MedCity Influencers, Health IT

Dear President Biden: A Healthcare interoperability wishlist for 2021

Your administration needs to establish a mandate requiring health systems that have data sharing capabilities to share their Covid-19 data in the next eight months. This includes Covid-19 test results, vaccination information, and other critical data.

Dear President Biden,

I know you have a very full agenda and several initiatives you plan to achieve early in your term, including ensuring enough Covid-19 vaccinations are available for all eligible Americans by the end of May, and a pledge to return to a semblance of normalcy by July 4. Those are lofty goals that will require seamless coordination between the drug manufacturers, vaccine supply chain, and the delivery side of the health system. The initial rollout of the Covid-19 vaccine in the U.S. has had its fair share of setbacks, but the widespread rollout to the general population will depend on our ability to provide actionable data to the right people at the right time. While your recently enacted American Rescue Plan Act includes critical funding for standards-based data sharing and other key areas, the greater healthcare community, including providers and payers, must work together to collectively leverage the funds and prioritize data sharing.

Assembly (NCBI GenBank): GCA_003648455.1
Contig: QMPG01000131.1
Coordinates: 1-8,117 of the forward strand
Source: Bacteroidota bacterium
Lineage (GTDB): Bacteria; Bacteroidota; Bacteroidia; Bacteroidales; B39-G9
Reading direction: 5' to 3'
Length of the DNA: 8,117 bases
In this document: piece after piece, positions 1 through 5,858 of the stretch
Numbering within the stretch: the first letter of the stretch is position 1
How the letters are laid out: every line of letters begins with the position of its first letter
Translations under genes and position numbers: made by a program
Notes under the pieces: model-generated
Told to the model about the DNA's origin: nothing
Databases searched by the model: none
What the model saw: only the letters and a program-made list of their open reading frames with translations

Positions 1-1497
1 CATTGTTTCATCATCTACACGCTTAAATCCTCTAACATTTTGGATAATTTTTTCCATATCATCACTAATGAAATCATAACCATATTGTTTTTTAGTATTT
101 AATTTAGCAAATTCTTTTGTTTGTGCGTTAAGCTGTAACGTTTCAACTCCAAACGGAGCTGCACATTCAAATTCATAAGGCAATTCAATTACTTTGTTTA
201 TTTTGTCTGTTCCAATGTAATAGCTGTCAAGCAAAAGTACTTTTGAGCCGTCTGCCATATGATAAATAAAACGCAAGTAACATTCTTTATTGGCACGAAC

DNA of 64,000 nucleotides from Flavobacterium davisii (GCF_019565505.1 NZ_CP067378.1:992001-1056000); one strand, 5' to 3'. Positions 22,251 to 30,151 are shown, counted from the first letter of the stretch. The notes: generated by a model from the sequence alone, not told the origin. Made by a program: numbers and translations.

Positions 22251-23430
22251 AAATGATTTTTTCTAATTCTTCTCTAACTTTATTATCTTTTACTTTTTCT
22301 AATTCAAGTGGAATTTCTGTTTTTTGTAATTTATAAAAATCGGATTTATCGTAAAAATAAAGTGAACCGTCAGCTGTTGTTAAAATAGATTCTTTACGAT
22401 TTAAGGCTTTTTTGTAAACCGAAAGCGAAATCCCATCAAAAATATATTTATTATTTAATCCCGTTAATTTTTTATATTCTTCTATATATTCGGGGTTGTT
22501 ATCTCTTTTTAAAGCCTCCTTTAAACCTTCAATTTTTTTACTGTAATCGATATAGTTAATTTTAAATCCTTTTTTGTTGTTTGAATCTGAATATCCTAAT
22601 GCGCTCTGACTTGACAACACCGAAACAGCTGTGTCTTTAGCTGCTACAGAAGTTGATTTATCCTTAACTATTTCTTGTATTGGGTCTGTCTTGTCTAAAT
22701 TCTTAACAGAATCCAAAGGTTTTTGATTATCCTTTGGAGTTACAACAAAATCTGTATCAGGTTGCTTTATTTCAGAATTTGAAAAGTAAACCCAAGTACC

Establish a Clear Mandate for Data Sharing
National policies enacted over the last several years have created a massive amount of digital information (DX), which is now available to help solve some of healthcare’s most systemic problems. For example, the shift from fee-for-service to value-based care relies on access to patient information, which empowers caregivers to assess patients and make informed decisions about who is in most need of care and/or an intervention. Yet, despite the existence of that data, getting access to it can be daunting.

Data sharing is hindered by electronic health records (EHRs)—systems that support the workflows of provider organizations. They are numerous and unique in regards to how and where they capture data. There are well over 1,000 different EHR software systems in the US. Sharing data between these systems has been a challenge that the health IT community has been tackling for almost 15 years, if not more.